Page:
NEEDHAM, Mass.--(BUSINESS WIRE)--Corporate demand for specific strategies, tactics, processes, techniques, tools, and software to bolster Corporate Innovation have steadily increased for fifteen years.
As corporate demand grew, large think tanks and research firms studied what was working. Solution providers, Makers, and service firms entered the market as money could be made. Like all emergent markets, many initial offerings had a high fall out rate. While still the case, certain approaches are producing financial results and initial patterns of success are apparent.
Intellectual Property [IP] strategy and management, both by itself and aided by the pull from increasing levels of corporate innovation, has also matured. Starting a few years earlier than innovation, circa the technology boom of the 1990s, companies sought to trade, barter, license, purchase, and sell IP at greater levels than any prior time in history. As the IP market grew, suppliers emerged to meet the increased demand.
Successful IP enablers are also beginning to sort themselves out. Corporate abilities to identify, value, and transact IP will soon approach corporate abilities to identify, price, and sell winning products.
The R&D-Product Development Innovation Summit, last held in 2012, offers an update on the evolution of the Corporate Innovation and IP bodies of knowledge. Much changed during the Great Recession. Companies really had to focus to generate good business results in an increasingly normalized, globalized, and economically challenged competitive landscape.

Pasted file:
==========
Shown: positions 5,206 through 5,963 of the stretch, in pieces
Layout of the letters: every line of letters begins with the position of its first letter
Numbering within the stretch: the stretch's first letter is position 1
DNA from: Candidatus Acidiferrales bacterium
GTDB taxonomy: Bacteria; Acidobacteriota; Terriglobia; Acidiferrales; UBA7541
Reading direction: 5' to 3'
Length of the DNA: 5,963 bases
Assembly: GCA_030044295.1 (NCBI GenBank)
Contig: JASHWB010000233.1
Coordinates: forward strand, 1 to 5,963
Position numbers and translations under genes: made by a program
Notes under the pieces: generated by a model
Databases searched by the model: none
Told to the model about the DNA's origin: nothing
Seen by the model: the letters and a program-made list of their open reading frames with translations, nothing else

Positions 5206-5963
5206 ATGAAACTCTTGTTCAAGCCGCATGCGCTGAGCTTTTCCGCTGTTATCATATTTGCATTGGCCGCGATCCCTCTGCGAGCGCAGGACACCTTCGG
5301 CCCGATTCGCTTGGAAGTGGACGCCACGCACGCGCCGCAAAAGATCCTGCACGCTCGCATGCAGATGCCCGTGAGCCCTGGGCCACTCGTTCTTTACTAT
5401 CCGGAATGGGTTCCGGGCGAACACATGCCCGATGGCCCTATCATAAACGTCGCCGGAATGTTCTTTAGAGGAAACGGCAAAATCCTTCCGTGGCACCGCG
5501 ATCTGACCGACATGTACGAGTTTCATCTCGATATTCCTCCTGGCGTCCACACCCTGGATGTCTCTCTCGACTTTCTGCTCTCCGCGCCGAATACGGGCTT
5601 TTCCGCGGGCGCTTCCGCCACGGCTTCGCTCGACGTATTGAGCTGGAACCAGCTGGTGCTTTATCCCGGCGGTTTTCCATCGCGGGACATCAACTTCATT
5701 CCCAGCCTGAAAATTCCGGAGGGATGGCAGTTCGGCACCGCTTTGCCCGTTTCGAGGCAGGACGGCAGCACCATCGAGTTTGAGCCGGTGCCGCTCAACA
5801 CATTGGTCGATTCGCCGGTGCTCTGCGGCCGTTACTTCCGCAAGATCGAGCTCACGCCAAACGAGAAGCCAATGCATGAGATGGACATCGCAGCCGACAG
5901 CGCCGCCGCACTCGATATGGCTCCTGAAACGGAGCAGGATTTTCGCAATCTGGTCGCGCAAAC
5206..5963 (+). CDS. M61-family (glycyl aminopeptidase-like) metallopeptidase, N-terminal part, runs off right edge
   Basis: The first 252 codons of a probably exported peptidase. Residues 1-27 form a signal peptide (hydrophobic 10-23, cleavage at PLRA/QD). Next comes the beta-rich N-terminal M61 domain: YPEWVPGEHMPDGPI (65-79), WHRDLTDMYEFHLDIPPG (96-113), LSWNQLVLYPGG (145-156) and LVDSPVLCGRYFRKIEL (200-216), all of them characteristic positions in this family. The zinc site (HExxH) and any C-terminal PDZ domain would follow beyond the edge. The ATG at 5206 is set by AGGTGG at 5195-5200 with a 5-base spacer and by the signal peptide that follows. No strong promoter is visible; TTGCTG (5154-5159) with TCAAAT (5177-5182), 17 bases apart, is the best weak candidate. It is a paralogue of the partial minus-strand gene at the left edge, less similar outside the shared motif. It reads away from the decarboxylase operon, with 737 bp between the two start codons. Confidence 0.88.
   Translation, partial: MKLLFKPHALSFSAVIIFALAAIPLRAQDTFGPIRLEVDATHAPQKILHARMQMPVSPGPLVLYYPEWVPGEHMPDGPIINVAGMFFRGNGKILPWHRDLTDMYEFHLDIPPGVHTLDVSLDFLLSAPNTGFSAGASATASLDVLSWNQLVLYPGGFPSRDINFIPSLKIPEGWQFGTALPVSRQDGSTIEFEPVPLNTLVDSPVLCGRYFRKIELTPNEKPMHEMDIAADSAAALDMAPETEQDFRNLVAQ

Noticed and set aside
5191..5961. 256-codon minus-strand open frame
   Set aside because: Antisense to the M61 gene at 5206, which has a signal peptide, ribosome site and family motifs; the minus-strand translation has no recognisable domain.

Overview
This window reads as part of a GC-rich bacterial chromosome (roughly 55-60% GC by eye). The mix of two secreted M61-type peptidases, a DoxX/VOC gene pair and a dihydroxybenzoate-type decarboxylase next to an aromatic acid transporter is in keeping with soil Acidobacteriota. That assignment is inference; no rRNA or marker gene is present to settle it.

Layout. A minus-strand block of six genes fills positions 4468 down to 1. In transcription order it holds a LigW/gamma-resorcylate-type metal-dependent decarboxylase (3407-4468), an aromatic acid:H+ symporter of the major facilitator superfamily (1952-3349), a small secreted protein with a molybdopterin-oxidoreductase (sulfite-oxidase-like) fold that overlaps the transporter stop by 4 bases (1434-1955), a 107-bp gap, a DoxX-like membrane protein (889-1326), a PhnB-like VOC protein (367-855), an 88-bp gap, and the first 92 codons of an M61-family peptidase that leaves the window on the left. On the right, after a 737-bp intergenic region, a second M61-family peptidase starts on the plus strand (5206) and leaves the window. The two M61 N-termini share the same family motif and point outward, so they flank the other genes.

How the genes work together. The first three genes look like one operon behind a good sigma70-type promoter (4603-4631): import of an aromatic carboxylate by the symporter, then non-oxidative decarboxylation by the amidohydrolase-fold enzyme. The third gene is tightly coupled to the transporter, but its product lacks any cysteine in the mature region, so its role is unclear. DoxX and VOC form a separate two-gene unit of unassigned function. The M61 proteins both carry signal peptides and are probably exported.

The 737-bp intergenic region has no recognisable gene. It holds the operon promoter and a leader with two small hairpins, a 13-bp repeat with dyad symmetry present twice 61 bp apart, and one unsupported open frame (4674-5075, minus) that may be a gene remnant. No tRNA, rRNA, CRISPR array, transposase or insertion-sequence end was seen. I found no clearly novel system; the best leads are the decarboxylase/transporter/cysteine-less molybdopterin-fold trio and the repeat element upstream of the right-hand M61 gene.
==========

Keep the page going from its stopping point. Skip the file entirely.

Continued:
This fact driven and data intensive event, targeted to CXOs and corporate leaders, draws on findings from over fifty secondary research sources along with primary research sources on both subjects. GGI's sixth industry study since 1998, found notable shifts in the strategic management of R&D and in processes for Organic Innovation. Open Innovation is on the rise. Patent and Trade Secret practices are changing. The ability to determine the value of, and then to monetize IP, is maturing. And, the metrics corporations use to measure R&D and IP output and productivity are now primarily focused on business results.
Produced in conjunction with The Management Roundtable of Waltham, MA, this Summit holds the content to empower executives with the state-of-the-state knowledge needed to lead innovation and IP improvements in their companies.